Polls conducted right before the election showed that millennial blacks and Hispanics were concerned about a potential Trump presidency. By contrast, Trump commanded support among young whites, especially men. There was also an enthusiasm gap for the two main candidates. These people tended to be non-degree holders with full-time jobs and were markedly less likely to be financially insecure than those who did not support Trump. Contrary to the claim that young Americans felt comfortable with the ongoing transformation of the ethnic composition of their country due to immigration, not all of them approve of this change despite the fact that they are an ethnically diverse cohort.

As is the case with many European countries, empirical evidence poses real challenges to the popular argument that the surge of nationalism and populism is an ephemeral phenomenon due to 'angry white old men' who would inevitably be replaced by younger and more liberal voters. Roosevelt, have been turning away from the left-leaning Democratic Party in favor of the right-leaning Republican Party. As the Democratic Party attempted to make itself friendlier towards the university-educated and women during the s, more blue-collar workers and non-degree holders left.

Political scientist Larry Bartels argued because about one quarter of Democrat supporters held social views more in-tune with Republican voters and because there was no guarantee millennials would maintain their current political attitudes due to life-cycle effects, this process of political re-alignment would likely continue. As is the case with Europe, there are potential pockets of support for national populism among younger generations. A Reuters-Ipsos survey of 16, registered voters aged 18 to 34 conducted in the first three months of and before the midterm election showed that overall support for Democratic Party among such voters fell by nine percent between and and that an increasing number favored the Republican Party's approach to the economy.

Pollsters found that white millennials, especially men, were driving this change. For young white men the shift was even more dramatic. This is despite the fact that almost two thirds of young voters disapproved of the performance of Republican President Donald J. In their youth during the early 21st century, British millennials were generally considered a relatively politically disengaged generation. Turnout at United Kingdom general elections fell sharply after the millennium with involvement lowest among the young.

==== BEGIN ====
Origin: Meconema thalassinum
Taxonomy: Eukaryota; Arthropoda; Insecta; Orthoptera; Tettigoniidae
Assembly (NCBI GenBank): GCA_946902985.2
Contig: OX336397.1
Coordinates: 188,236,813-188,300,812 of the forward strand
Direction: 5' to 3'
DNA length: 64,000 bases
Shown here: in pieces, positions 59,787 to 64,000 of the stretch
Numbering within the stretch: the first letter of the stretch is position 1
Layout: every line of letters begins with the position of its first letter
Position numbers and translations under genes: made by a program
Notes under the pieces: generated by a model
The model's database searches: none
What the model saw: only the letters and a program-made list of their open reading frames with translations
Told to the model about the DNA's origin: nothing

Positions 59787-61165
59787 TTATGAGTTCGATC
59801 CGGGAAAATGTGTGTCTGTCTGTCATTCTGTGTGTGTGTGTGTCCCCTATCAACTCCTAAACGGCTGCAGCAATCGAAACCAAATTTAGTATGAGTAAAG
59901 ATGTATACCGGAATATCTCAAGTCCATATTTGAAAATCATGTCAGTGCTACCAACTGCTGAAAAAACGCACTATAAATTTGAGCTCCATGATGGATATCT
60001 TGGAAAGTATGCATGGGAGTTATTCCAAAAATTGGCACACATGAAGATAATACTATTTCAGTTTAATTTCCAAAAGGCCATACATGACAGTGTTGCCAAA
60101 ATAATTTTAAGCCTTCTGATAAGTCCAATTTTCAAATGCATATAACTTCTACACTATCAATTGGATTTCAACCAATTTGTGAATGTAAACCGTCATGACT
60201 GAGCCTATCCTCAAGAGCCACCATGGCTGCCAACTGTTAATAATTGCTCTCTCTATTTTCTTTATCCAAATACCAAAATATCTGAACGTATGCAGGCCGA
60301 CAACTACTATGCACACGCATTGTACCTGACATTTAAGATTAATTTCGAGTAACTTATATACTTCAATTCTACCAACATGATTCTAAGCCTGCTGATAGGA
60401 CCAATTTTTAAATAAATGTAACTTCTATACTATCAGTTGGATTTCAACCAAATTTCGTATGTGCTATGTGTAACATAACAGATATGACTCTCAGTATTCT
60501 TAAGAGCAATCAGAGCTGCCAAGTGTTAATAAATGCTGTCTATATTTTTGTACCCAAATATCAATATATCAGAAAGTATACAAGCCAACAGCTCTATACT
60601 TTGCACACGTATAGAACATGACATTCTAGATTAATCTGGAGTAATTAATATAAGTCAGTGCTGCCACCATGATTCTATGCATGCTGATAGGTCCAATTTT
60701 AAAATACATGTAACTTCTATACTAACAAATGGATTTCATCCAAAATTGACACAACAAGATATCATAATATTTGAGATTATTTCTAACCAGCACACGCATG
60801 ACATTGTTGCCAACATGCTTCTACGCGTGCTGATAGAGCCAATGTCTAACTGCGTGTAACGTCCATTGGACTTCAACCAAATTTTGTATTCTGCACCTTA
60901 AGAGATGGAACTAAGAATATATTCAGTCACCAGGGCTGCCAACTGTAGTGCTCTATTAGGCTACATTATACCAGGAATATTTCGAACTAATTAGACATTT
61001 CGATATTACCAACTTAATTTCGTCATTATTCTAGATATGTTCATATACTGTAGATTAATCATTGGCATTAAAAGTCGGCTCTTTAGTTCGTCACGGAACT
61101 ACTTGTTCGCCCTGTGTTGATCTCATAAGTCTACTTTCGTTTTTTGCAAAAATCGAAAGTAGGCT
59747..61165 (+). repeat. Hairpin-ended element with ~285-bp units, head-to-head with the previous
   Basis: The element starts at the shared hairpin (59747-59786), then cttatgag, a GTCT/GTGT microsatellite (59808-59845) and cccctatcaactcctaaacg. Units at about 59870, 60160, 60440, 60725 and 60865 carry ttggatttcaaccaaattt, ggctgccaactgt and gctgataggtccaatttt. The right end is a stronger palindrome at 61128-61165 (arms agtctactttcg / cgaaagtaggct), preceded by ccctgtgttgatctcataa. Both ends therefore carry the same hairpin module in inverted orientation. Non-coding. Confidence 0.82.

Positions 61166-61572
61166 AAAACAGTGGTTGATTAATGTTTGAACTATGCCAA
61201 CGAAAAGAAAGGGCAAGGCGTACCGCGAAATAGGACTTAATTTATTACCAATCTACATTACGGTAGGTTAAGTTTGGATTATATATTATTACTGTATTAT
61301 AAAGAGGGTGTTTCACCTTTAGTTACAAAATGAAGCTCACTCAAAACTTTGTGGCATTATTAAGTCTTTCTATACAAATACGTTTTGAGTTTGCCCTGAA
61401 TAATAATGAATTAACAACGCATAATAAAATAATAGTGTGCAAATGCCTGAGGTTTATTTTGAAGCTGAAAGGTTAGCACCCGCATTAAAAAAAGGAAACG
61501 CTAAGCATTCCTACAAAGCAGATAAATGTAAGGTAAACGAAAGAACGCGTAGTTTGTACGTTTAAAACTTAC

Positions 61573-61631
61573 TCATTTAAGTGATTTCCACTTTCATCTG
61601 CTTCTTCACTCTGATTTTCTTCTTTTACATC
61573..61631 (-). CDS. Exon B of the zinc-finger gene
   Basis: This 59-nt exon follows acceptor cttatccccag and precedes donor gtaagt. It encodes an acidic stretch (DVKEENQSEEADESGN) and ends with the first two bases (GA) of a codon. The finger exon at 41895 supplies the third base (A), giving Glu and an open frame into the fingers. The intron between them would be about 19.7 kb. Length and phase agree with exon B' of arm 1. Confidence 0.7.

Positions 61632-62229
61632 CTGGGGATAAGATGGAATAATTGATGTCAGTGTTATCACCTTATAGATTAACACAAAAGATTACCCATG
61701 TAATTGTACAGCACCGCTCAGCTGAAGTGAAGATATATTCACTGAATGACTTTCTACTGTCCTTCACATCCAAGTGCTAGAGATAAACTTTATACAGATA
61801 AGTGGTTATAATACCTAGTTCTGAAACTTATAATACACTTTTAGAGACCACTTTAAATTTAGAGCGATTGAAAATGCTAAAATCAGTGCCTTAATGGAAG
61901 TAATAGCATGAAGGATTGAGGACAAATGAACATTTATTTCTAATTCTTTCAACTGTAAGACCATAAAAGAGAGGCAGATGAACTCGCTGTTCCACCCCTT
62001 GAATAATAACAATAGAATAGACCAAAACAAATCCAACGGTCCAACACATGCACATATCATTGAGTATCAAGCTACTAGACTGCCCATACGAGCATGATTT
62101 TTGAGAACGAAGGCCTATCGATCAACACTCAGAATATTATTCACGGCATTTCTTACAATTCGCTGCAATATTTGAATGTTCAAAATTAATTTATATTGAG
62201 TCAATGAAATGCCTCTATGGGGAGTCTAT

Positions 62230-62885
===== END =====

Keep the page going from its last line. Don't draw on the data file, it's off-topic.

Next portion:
A majority of 18 to 24 year olds failed to vote in the , and general elections with participation reaching a record low among this age group of The Economist reported in that surveys of political attitudes among millennials in the United Kingdom revealed that they held more liberal views on social and economic matters than older demographic groups. They favored individual liberty, small government, low taxes, limited welfare programs, and personal responsibility. While support for increased welfare programs for the poor at the cost of potentially higher taxes has declined steadily since the s among all living demographic cohorts in the U. On the other hand, they had a more relaxed attitude towards alcohol consumption, euthanasia , same-sex marriage and the legalization of drugs.

They disliked immigration, though less than their elders. They were more likely than their elders to support public debt reduction. They cared about the environment, but not at the expense of economic prosperity, and they supported privatizing utilities. In other words, they were classical liberals or libertarians. Ipsos pollster Ben Page told The Economist , "Every successive generation is less collectivist than the last. About one third opined that taxes and public spending were too high. According to a YouGov poll conducted right before the referendum on the possible departure of the United Kingdom from the European Union Brexit in , almost three quarters of voters aged 18 to 24 opposed leaving the E.